Introduction: Hand Carved Wooden Spatula & Stocking Stuffer
I started carving these for Christmas gifts. I carved them with chisel but I suppose that you could use a knife, drawknife or a spokeshave. They are more straight forward than carving a spoon so I was able to make several as stocking stuffers.
Things that you'll need:
Wood - probably a hardwood soft enough to carve, avoid woods with strong tastes.
Carving tool - I used a chisel
Sharpening supplies - I used a sand paper system
Hand drill and bits
Sand paper - coarse medium and fine grits (I used 80, 150, 800)
Food safe finish - I used a mineral oil based finish
Step 1: Trace & Cut Spatula Blanks From Plank
Begin by tracing the general outline of a spatula onto a piece of cardboard. It should be a little larger than your desired product. Trace this outline onto a piece of wood for each spatula you wish to carve. Follow the pattern with a saw to cut out the blanks or uncarved pieces of wood. Next, get ready to carve by sharpening your chisel. I use this method that I found on youtube (http://www.youtube.com/watch?v=fnvwAIVW4uM&feature=related).
Step 2: Carving With Chisel
Carve the blank to the shape and thickness desired. CHISEL AWAY FROM YOUR BODY! It may be helpful to clamp the blank. Alternatively, you can screw another piece of wood to a bench and press the blank against while carving.
Once it is carved you can use a drill to make it a strainer, or to add a lanyard. A strainer is seen in Step 5.
Disclaimer: Chisel are sharp! or at least they should be. Use with caution.
Step 3: Sanding
I loosely followed the advice of this blog about spoon carving (http://www.spoonlady.com/hothow.htm). In retrospect, I probably should have used a harder wood than pine. Her sanding advice worked well. Using the sand paper that I had on hand, I went from a coarse 80 grit, to a 150 to an 800 (automotive) that I use for sharpening. It was a jump from the 150 to the 800 but it was what I had available. I followed the spoonlady's advice and wiped the spatula down with a cloth between grits.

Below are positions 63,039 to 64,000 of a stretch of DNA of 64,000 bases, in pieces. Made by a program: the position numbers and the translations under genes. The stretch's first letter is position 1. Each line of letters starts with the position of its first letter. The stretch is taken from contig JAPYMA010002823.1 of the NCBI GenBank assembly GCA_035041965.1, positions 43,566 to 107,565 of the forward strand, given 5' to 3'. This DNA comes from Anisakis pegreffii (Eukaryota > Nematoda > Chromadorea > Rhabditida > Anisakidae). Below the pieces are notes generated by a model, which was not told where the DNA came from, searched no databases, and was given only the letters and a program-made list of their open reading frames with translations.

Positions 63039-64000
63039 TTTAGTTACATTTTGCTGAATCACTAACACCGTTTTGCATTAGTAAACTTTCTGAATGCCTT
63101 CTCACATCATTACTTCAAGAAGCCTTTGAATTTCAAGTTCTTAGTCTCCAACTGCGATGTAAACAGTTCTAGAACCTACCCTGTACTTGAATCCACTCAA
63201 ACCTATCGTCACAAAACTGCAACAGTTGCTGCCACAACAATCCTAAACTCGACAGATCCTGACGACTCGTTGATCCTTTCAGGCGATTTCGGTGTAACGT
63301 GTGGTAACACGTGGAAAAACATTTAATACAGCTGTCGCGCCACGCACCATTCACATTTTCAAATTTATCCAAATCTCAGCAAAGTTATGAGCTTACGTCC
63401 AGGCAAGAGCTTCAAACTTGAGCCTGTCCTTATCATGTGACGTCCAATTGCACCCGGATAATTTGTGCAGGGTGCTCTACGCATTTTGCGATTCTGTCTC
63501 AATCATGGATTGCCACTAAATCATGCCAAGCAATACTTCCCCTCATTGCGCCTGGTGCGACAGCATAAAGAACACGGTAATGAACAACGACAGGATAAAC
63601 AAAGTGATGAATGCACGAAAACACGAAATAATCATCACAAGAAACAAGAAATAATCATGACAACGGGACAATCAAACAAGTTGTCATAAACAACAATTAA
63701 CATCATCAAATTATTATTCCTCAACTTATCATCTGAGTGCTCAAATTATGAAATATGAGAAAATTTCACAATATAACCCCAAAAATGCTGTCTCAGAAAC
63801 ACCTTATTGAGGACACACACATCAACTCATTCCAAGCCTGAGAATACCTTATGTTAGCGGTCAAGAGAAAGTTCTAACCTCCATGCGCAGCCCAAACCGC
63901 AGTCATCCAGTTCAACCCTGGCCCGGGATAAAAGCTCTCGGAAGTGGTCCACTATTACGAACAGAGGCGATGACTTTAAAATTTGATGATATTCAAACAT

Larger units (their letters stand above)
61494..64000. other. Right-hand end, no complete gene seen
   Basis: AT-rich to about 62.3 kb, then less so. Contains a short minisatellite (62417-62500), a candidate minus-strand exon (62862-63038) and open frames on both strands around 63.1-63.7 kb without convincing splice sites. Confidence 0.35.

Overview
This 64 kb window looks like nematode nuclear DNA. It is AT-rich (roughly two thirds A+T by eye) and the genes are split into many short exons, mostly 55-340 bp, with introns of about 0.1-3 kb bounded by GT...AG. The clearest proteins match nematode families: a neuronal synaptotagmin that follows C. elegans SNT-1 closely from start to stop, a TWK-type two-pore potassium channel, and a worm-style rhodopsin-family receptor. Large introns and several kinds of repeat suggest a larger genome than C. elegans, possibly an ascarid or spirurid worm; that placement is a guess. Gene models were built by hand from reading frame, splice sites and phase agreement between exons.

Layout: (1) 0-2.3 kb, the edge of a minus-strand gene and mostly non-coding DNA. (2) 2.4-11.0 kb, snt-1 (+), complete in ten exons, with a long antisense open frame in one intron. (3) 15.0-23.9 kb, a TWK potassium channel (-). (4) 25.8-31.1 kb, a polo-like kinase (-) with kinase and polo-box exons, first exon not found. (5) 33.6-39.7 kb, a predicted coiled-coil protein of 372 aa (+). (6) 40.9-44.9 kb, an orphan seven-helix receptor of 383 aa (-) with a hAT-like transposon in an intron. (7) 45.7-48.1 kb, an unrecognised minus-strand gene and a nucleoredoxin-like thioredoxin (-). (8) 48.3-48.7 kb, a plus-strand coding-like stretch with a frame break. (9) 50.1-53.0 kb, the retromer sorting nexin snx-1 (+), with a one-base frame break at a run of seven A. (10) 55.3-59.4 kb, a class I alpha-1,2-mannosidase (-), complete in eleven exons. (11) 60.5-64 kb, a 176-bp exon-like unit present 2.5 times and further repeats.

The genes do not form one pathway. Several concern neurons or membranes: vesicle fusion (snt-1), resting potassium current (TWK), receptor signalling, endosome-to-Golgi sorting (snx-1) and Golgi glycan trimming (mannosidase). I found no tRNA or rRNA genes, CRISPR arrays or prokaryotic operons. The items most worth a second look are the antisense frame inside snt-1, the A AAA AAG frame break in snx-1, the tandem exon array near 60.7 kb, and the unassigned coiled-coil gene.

Step 4: Food Safe Finish
I bought a mineral oil based, food safe finish for cutting boards and bowls. However you can make your own with the recipe from this website: http://www.finewoodworking.com/SkillsAndTechniques/SkillsAndTechniquesArticle.aspx?id=26893.
I applied it generously with a flannel rag and let it dry.
Step 5: Final Touches
Let the finish dry according to instructions. I added spruce cuttings and a bow for Christmas.
Participated in the
Holiday Gifts Contest
12 years ago on Introduction
How do I vote for this for the contest?
Reply 12 years ago on Introduction
Voting hasn't begun yet. The contest ends Jan. 2 so check back a few days after that to vote.